In June 2021, the attending physician at the SPZ Cologne prescribed NightWatch. Mrs Olfert had tried NightWatch before (carrying position on the arm and then on the leg due to BNS epilepsy) and was very satisfied. Mother and child slept well because they could rely on an aid with high sensitivity. The doctor recommended NightWatch because of its multimodality and mobility. Measurement of heart rate, movement and body position is more appropriate for the child’s seizure types. The physician justified this in her favourable letter to the health insurance company.
The HEK rejected the application for NightWatch and recommended Epicare. The objection of the mother with a renewed justification from the physician was repeatedly rejected by the health insurance. There was no call from the health insurance company or any personal contact, the requests were formally rejected without further justification. “Parents have to justify themselves all the time when they have a need for their sick child and a need for support, while we already have a lot to do with the care and support and the necessary occupation. No one ever spoke to me, there was no face-to-face conversation and no room was given for individuality. That goes very much to the mind,” says Anastasia Olfert, looking back on the application process.
Ms Olfert then became a member of the Social Association VdK Germany, a lawyer was assigned to her and the VdK took over the proceedings before the Cologne Social Court. The preparation for the procedure was a lot of work, all hospitalizations, doctor visits, findings, prescriptions etc. had to be proven from birth. An expert opinion was requested from a renowned epileptologist and submitted to the court.
The social court granted the mother’s application in January 2023 and the HEK has now approved the application for reimbursement of NightWatch. From the side of the HEK came a letter in which “the assumption of costs after renewed examination” was confirmed.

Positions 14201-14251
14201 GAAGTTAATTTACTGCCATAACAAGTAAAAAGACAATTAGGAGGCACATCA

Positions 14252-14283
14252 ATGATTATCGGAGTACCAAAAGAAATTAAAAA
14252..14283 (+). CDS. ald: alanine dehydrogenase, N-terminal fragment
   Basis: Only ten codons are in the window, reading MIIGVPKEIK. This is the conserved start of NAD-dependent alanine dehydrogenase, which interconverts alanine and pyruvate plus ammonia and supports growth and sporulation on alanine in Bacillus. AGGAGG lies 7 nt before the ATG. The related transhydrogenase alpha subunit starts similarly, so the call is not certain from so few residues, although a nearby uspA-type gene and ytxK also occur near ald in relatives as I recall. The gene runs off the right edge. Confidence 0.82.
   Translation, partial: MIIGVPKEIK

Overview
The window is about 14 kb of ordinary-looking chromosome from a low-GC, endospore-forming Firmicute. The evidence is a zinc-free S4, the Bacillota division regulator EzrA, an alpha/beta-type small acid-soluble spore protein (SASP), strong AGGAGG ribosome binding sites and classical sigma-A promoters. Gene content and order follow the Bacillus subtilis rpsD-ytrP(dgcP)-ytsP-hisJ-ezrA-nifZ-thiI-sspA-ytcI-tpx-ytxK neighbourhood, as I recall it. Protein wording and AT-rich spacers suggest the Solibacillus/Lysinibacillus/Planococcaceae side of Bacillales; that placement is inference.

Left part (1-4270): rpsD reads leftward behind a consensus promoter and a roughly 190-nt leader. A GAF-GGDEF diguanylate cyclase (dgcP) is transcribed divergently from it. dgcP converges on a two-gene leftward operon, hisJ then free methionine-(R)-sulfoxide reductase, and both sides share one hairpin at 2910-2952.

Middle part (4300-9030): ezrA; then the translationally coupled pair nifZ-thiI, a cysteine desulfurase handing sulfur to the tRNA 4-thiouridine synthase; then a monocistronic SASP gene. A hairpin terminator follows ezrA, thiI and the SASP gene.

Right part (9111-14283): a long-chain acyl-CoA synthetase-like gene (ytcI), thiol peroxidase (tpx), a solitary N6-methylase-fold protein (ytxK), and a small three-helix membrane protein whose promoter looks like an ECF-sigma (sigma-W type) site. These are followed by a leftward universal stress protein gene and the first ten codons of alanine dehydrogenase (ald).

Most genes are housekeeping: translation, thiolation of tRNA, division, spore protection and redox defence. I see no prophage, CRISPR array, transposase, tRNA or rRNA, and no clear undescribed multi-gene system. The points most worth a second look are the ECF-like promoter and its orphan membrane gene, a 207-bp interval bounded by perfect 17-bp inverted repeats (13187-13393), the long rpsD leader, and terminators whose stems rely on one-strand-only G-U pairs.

When Anastasia sleeps with her grandparents or, as recently, with a friend, NightWatch goes with her, of course. But what’s even more important to Aurora is that Yoyo, the NightWatch stuffed animal, goes along. “If Yoyo is with me, Mom, then I’m not alone, then we can both go to bed and we don’t miss the wiggle,” Aurora said.
Aurora asleep 😊. Photo: private
In the near future, Mrs Olfert would like to do a mother-child-cure with her daughter and FAMOSES refresher training again. She likes the contact and exchange among like-minded people. From August 2023, Aurora will go to school (1st grade). They have found the “Active School”, a supportive, integrative school, where several children with epilepsy are enrolled and which both are already looking forward to.
When asked where she finds her energy, Anastasia Olfert replies “I get the energy from my parents’ house and from my work with people who feel that they have different needs and that it is natural to have different needs. I look after myself, I also had a good social worker and get support from Family Respite Services, who also already know well how to deal with NightWatch.”
And when asked how she experiences her daughter’s “wiggle” as a mother, she says ” When one body seizes, the other (the watcher, caregiver) seizes too. The parents have to be fine for the kids to be fine. A year ago I had a prolapse, and that’s when I realized I couldn’t go any further, I had no strength left. With the help of physiotherapy and osteopathy, I overcame the pain without surgery. A lot of things often just take time and patience. Of course, you have to do something to make things work out, and for that, it’s important that you know your resources and can fall back on them.”
Thank you very much for the interesting interview!
All the best, Birgit E. Langen